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Faith / Society

What’s God’s View on Sports?

What’s God’s View on Sports?

Fun and games

Did you know that God wants us to experience pleasure? In spite of all the stereotypes out there, Christians know that God is not a killjoy or a spoilsport; he created so many great things for us to enjoy, and that includes sports.

Sports are a good gift from God. They allow people to utilize their God-given abilities, promote health, enhance community pride and comradery, and are just plain fun. That pleases God, who wants the best for us and has provided so many pleasures for us to enjoy.

We all have different gifts

Although it does not mention athletic ability explicitly, Romans 12:3-8 describes how we are all members of the body of Christ, all exercising different gifts. As with the human body, different members play different roles (the hand acts differently than the foot, for example), but all contribute to the healthy functioning of the whole.

If God has gifted someone with extraordinary athletic talent and a desire to use it, we can assume that God is pleased when they do.


Along those lines, there is a biblical precedence for practicing self-discipline to hone one’s natural gifts to better serve God and others. In 1 Corinthians 9:24-27, the Apostle Paul says,

Do you not know that in a race all the runners run, but only one gets the prize? Run in such a way as to get the prize. Everyone who competes in the games goes into strict training. They do it to get a crown that will not last, but we do it to get a crown that will last forever. Therefore I do not run like someone running aimlessly; I do not fight like a boxer beating the air. No, I strike a blow to my body and make it my slave so that after I have preached to others, I myself will not be disqualified for the prize.”

Or course, self-discipline can be applied to many areas of life, but athletic training is certainly one of them, Any great athlete would agree that the only way to achieve success is to put in the work and sacrifice one’s temporary pleasure or comfort for the sake of the sport. In fact, few great accomplishments in life come without short-term difficulty or training.

The passage in Corinthians explains that self-discipline, even physical discipline, has rewards beyond winning the game, race, or trophy. For the Christ follower, all disciplines are for the ultimate goal of serving Christ.

Running the good race

1 Peter 4:10-11 says that whatever we do, we should do it to serve others as faithful stewards of God’s grace. That extends to speaking, serving, and even playing sports.

There are many Bible passages that use running a race as an analogy for living a life of service to God and to people. This is not a call for guilt or obligation, but an encouragement for believers who are gifted in athletics: God can use all things for his glory. He gifts us according to his will, and he asks that we bless his kingdom with those gifts in return.

Scottish sports figure Eric Liddell (you may know him from the classic film Chariots of Fire) famously said, “God made me fast. And when I run, I feel his pleasure.” Liddell went on to lead many people to Christ in his lifetime, including when he was confined in a Japanese internment camp during World War II.

Let your light shine

Some of us may have grown up singing the song, “This little light of mine, I’m gonna let it shine…” And that’s the truth. Matthew 5:14-16 says that we are the light of the world, and just as we would not cover up a lamp with a bowl, we also should not shield the world from our light.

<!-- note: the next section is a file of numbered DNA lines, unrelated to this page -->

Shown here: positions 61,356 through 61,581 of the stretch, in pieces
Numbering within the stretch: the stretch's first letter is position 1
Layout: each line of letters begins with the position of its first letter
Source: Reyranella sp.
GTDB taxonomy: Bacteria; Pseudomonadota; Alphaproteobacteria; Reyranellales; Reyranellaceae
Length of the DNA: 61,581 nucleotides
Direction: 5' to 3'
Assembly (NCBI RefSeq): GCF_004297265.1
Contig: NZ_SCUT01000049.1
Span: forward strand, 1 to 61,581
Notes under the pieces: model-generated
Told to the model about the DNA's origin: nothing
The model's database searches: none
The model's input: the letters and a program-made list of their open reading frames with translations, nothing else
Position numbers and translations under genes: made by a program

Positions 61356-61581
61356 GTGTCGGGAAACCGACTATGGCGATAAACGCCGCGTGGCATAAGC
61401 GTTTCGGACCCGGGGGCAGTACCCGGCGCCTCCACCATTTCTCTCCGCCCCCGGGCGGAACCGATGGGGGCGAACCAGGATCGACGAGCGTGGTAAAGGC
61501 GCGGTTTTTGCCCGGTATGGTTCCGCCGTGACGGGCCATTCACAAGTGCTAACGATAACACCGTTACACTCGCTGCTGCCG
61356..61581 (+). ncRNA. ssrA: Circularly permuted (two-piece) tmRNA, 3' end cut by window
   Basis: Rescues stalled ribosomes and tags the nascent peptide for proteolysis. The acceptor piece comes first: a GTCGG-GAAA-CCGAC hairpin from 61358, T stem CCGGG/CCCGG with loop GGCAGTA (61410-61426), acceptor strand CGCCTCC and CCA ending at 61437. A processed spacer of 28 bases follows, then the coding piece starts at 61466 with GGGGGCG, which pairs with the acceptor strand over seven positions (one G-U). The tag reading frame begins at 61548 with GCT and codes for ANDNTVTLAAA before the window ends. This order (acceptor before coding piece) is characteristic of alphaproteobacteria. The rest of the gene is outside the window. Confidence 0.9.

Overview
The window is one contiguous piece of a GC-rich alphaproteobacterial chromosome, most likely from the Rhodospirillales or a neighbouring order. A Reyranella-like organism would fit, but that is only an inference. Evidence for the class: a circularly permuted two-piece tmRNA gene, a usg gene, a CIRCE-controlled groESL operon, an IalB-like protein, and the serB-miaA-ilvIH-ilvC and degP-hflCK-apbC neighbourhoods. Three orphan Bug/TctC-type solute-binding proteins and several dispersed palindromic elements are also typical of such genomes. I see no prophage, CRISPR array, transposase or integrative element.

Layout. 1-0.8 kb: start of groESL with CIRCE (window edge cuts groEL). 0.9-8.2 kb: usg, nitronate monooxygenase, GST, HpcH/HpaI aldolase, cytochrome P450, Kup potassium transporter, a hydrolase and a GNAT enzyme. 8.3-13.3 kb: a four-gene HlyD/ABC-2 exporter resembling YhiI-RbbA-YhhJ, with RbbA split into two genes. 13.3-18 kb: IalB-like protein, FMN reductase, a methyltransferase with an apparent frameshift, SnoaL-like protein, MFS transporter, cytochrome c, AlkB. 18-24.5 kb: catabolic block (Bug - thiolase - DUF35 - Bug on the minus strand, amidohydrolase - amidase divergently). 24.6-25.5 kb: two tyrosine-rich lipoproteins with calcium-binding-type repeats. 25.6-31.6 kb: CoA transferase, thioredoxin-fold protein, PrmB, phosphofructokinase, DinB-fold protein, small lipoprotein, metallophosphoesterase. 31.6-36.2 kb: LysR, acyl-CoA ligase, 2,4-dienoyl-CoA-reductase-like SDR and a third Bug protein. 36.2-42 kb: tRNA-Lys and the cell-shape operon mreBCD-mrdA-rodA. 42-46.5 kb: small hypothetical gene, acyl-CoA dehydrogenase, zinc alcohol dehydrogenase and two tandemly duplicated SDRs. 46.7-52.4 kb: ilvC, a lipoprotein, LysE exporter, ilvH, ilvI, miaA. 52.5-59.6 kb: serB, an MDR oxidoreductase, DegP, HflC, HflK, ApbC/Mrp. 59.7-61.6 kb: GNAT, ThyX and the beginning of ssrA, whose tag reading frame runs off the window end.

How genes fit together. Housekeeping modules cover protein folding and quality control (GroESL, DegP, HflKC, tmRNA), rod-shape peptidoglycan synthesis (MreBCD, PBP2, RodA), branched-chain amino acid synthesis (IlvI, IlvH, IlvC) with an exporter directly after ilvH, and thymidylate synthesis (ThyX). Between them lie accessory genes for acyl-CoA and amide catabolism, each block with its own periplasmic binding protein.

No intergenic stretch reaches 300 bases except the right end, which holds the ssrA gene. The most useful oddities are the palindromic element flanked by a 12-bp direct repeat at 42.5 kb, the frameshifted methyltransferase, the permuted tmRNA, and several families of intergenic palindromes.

Those God has blessed with athletic ability and a love of sports ought to get out there and do what they love. God’s kingdom can only be enhanced by people doing what they do best. It’s biblical to do whatever it is you do for God.

The world is full of athletes serving God, and athletes have a great platform to spread the Word, just by doing what they do best and being honest about their faith.

I Am Second is an organization that spotlights athletes and other influencers whose lives have been transformed by the Gospel. Wayne Simien is one of them. The former University of Kansas and NBA basketball player (Miami Heat), began his relationship with the Lord in college, and now runs a ministry for youth, colleges, and athletics, Called to Greatness.

Sufficiency in Christ alone

Contrary to the what society may depict, success in sports (or any other arena) does not guarantee happiness or satisfaction. Recognizing one’s weaknesses may come especially hard for athletes, who pride themselves on strength and self-sufficiency. But by surrendering to the Lord, athletes like former NFL long snapper Clint Gresham and professional MMA fighter Cody Garbrandt have battled anxiety and depression and come out on the other side.


As with any good thing, it is possible to misuse sports. Anything we prioritize over God or people can turn into an idol, and this idolatry can manifest itself in over-exercising, gambling, the pursuit of fame, unhealthy competition, spending more time watching sports than with family, and so on.

Christians can rely on the Holy Spirit to guide us and to help keep our priorities straight. There’s no harm in enjoying the pleasure that goes along with competing or watching sports. We believe that if God is our number one priority, he will help us to keep all the other good things in proper balance. Then we can really enjoy them wholeheartedly.

Other voices in this conversation:

I Am Second:

The Gospel Coalition:

Fellowship of Christian Athletes:

Called to Greatness:


The Washington Post:

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Pieces by THRED are collaborative works produced or managed by our in-house team. Not all of these pieces take a stance, but when they do, you can take it as THRED's position on the issue.

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